Jameson Filston, Campus Carrier Arts & Living Editor
|GRAPHIC COURTESY OF NINA KOWALKE|
|Students in the graphics club will have the opportunity to create artwork like the one pictured above. The club will take requests from outside sources as well as inside prompts.|
Three students are working to start an interest group for graphic design at Berry. the group could create many opportunities for students interested in graphic design as well as those who are not.
Juniors Adeline Duncan, Nina Kowalke and Leo Narrison are spearheading the project, which is only about a month old. They hope to form a place where students can come and share their passion for graphic design.
“We’re hoping we can all learn from each other,” Duncan said. “Everyone has different skills.”
The students noticed that there was no casual outlet for graphic design on campus and wanted to provide that outlet. They also want to create a way for people to share their varied methods and expertise with a group, whether that is different techniques or computer programs.
The club hopes to take requests for graphics from other clubs and campus groups in order to help them learn. According to Duncan, these would be requests for poster and t-shirt designs and other similar types of designs. They do not plan to charge for their services, but they feel they will gain something from the experience anyway. Their reservations about charging for their services come from a desire to retain control over what and when they produce designs.
“We just kind of want an outlet for creativity and learning,” Duncan said.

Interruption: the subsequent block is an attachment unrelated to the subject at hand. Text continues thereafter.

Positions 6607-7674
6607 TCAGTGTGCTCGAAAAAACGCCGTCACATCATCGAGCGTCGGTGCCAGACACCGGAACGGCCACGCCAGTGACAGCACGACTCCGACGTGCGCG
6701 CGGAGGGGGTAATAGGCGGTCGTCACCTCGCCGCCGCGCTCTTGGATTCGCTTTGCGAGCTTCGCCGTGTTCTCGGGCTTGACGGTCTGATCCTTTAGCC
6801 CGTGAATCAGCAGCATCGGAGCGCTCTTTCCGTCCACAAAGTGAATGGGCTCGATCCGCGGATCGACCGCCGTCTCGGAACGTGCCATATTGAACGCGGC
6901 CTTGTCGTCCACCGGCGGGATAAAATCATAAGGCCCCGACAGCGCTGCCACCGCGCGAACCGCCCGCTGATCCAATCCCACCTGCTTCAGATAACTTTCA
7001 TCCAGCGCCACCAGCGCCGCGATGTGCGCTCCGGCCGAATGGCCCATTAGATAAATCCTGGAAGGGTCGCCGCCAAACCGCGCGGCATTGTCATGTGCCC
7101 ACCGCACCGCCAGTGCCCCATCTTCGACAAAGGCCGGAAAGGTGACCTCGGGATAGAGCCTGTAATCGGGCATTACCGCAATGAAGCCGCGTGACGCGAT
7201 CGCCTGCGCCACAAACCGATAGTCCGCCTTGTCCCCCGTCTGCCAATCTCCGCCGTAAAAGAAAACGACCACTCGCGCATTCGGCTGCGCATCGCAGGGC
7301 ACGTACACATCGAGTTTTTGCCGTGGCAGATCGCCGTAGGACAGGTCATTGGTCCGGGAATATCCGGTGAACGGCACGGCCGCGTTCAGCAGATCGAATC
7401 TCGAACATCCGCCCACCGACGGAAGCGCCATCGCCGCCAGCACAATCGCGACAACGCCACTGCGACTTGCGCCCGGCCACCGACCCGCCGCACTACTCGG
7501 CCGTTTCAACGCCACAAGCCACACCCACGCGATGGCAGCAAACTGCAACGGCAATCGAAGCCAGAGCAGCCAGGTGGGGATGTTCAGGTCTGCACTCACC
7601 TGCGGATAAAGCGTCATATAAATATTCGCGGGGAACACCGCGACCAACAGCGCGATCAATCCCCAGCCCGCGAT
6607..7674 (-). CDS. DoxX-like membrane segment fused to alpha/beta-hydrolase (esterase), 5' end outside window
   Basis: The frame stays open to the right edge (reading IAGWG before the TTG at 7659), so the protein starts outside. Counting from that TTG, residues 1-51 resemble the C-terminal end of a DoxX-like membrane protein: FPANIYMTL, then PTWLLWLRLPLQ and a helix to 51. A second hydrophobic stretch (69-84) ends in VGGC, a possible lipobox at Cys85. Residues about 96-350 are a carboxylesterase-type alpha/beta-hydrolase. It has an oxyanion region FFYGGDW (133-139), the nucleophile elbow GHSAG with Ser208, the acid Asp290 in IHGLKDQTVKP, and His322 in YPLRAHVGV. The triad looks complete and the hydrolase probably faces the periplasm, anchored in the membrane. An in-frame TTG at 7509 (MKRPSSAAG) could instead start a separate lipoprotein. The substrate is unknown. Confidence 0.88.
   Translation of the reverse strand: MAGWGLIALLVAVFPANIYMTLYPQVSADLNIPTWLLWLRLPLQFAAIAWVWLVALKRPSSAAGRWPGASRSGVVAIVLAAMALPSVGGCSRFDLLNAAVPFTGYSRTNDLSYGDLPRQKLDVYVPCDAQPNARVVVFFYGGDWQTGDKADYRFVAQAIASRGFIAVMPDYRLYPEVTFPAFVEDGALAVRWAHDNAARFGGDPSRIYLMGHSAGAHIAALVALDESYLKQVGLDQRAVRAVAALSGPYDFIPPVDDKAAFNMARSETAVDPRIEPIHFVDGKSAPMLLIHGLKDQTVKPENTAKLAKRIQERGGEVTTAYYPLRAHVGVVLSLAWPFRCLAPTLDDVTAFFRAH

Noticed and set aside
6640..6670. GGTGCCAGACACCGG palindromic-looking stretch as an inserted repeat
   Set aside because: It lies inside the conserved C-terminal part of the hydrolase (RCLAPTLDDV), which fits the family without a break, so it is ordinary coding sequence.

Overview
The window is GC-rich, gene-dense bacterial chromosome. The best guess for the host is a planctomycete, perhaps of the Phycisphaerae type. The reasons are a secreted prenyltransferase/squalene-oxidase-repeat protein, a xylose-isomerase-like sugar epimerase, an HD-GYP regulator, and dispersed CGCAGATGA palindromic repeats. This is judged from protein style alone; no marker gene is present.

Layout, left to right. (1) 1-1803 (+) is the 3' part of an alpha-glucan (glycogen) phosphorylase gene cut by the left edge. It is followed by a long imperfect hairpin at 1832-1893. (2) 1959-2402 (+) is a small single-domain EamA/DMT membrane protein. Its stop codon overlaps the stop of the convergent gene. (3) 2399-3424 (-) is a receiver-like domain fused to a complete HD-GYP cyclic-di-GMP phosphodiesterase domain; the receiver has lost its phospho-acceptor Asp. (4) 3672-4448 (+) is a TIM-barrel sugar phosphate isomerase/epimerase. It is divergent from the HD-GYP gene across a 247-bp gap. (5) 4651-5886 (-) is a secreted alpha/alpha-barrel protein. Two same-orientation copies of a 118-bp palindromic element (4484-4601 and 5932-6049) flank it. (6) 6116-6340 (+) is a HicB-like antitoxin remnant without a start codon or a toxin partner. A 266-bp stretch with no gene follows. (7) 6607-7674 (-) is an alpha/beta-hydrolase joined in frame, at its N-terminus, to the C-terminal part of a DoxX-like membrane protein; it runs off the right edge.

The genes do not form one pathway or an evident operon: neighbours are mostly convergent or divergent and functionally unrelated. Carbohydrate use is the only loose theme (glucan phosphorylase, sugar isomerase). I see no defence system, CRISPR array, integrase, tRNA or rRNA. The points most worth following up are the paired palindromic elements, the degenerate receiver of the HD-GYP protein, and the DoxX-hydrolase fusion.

Kowalke said that the students also have plans for internal contests. They want their members to build skill by participating in graphic challenges where students will compete for a prize.
The three students are not applying to become a club, but an interest group instead. This means that the group will not get SGA funding, but they will be able to advertise on campus and reserve spaces for events.
Kowalke said this distinction is more appealing to the group because there are fewer responsibilities associated with this classification. This would reduce the responsibilities of group members.
“It’s not a huge commitment for people who want to be a part of it,” Kowalke said.
Kowalke said that the students had to be persistent in contacting the right people in order to get started, and the process was challenging. They will have to find the answers to some questions before they are able to proceed, including who their advisor will be.
They have had help along the way. Kowalke said that she met with Cecily Crow, director of student activities, to discuss how to start the club. They also discussed the difference between a student interest group and a student organization among other important decisions.
“They’re pretty supportive, but at the same time you have to be very adamant about it,” Kowalke said.
The three students envision themselves more as organizers than officials in the organization. As an interest group, they do not need officers, which allows for a more relaxed approach to leadership.
They are planning to keep in touch with about 15 interested students over the summer Kowalke said. They are looking forward to the connections that the club will offer, and so are many other students. They hope to get the club set up by the fall, and are busy getting ready.